MyLymeData is one of the largest patient-driven registries in the nation, with over 15,000 patients enrolled. It was created by patients, is run by patients and will address the issues that Lyme disease patients care about. MyLymeData Viz provides the community with results from MyLymeData. If you are enrolled in MyLymeData, we thank you for providing the data that will accelerate the pace of research in Lyme disease. If you are not enrolled, please enroll today.
In 2015, we launched MyLymeData, our patient registry and research platform. With over 12,000 patients enrolled, today, it is the largest observational study of Lyme disease ever conducted—and actually one of the largest patient driven registries in the nation—for any disease. We have patients enrolled
Misdiagnosis is unfortunately quite common in Lyme disease. Most patients with late or chronic Lyme disease were either misdiagnosed or waited years for their diagnosis—with devastating consequences. We know that early diagnosis in Lyme disease can spell the difference between patients who get well quickly
Using patient-reported outcome data from 3,900 people enrolled in MyLymeData, we looked at how individual patients vary in their response to treatment. Finding out who responds well to which treatments—and then learning more about those people—is an important step towards developing personalized Lyme disease treatment.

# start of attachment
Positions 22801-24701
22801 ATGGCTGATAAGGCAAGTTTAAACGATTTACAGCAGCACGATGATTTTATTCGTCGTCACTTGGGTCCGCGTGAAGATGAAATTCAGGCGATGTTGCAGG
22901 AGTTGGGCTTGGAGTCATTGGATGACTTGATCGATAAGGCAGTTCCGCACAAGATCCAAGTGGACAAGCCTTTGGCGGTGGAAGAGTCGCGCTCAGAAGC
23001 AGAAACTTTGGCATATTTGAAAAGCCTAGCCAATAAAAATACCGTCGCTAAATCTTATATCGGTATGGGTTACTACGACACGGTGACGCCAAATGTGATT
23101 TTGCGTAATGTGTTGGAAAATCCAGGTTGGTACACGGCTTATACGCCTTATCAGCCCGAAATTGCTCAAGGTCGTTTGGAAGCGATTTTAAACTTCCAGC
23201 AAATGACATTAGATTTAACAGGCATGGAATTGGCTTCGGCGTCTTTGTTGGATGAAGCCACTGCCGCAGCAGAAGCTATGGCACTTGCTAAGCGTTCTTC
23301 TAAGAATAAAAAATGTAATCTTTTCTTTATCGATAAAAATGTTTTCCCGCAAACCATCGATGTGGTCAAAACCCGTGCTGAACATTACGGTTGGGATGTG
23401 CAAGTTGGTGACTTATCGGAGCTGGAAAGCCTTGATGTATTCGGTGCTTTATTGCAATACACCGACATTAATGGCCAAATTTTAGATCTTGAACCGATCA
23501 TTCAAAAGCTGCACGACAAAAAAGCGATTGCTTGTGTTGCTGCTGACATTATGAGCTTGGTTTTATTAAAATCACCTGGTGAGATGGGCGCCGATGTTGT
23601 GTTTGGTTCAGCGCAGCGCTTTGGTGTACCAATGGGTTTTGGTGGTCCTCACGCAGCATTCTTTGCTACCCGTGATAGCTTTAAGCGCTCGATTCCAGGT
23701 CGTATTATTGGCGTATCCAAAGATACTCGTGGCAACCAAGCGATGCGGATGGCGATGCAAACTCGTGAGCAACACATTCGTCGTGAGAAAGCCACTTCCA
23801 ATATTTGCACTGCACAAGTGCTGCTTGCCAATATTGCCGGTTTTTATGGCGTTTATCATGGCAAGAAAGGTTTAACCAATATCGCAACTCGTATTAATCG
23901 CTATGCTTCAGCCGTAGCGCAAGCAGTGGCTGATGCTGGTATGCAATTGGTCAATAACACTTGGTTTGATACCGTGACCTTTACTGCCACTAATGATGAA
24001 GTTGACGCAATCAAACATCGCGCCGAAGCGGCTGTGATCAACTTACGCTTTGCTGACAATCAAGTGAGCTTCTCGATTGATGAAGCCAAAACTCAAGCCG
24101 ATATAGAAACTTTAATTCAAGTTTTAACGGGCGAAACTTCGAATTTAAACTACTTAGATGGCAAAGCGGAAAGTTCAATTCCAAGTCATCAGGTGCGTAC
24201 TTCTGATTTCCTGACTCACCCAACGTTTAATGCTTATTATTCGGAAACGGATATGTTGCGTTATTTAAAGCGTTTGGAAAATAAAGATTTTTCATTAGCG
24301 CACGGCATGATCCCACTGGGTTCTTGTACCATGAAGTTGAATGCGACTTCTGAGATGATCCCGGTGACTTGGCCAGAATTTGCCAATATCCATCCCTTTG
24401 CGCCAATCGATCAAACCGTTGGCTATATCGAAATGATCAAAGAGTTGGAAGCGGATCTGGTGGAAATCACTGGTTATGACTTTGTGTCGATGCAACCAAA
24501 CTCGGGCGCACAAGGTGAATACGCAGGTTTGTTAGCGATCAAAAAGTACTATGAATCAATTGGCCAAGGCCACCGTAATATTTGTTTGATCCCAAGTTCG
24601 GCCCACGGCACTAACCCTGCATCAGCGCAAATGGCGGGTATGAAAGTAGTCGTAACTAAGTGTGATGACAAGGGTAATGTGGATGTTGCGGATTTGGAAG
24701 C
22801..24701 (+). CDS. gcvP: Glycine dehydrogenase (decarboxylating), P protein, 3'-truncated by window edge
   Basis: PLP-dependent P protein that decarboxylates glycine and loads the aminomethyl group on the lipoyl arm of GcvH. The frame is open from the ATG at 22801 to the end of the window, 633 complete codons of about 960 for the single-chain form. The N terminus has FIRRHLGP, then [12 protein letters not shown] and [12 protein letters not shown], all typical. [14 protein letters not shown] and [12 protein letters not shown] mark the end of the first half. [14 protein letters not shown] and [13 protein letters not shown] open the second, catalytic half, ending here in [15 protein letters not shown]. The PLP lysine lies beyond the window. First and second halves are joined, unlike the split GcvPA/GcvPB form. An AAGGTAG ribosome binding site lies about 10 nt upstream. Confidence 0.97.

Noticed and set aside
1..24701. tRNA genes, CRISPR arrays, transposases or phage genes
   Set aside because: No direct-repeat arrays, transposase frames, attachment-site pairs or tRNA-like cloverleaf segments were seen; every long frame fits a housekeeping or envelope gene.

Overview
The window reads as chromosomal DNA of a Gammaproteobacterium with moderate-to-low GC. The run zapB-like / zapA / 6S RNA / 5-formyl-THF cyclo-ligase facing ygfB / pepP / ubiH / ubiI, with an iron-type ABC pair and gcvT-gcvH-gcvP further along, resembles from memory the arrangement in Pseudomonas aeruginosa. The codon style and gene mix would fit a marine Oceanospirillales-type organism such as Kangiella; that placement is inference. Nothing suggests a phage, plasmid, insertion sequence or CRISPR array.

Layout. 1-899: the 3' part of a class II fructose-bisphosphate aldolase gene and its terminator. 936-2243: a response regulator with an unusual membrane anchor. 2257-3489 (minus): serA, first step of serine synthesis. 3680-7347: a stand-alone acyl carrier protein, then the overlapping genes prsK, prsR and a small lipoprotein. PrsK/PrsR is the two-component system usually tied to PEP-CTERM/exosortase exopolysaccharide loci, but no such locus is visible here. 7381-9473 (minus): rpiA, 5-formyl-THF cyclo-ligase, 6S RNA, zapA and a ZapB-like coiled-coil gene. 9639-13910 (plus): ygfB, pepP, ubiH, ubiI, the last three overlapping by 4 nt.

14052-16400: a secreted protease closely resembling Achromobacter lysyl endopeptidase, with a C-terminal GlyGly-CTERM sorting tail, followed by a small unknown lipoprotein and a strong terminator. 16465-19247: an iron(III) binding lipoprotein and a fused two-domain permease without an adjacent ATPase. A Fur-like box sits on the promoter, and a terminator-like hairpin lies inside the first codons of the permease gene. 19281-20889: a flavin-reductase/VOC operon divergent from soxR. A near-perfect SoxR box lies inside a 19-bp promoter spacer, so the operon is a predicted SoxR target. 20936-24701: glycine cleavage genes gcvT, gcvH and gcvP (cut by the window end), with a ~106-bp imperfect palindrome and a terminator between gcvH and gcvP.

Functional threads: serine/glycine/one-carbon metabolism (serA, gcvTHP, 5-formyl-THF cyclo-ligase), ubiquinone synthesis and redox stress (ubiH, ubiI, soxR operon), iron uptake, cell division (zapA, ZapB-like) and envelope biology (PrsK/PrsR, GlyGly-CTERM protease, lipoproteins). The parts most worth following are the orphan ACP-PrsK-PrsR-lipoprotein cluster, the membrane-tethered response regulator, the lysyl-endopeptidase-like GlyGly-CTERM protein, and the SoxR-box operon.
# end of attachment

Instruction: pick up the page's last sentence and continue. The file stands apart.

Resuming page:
We compared the number of Lyme disease cases reported by the CDC with the number of cases enrolled in MyLymeData state-by-state. In states that are not considered by the CDC to be endemic, the number of cases in MyLymeData surpasses those reported by the CDC.
LymeDisease.org’s Quick Byte on neurologic Lyme disease focused on how often Lyme patients are misdiagnosed with a neurologic condition including MS (Multiple sclerosis).
Our initial results presented at the conferences highlight the importance of early diagnosis of Lyme disease to improve patient response to treatment. 23% more patients who were diagnosed early reported being well compared to those diagnosed late.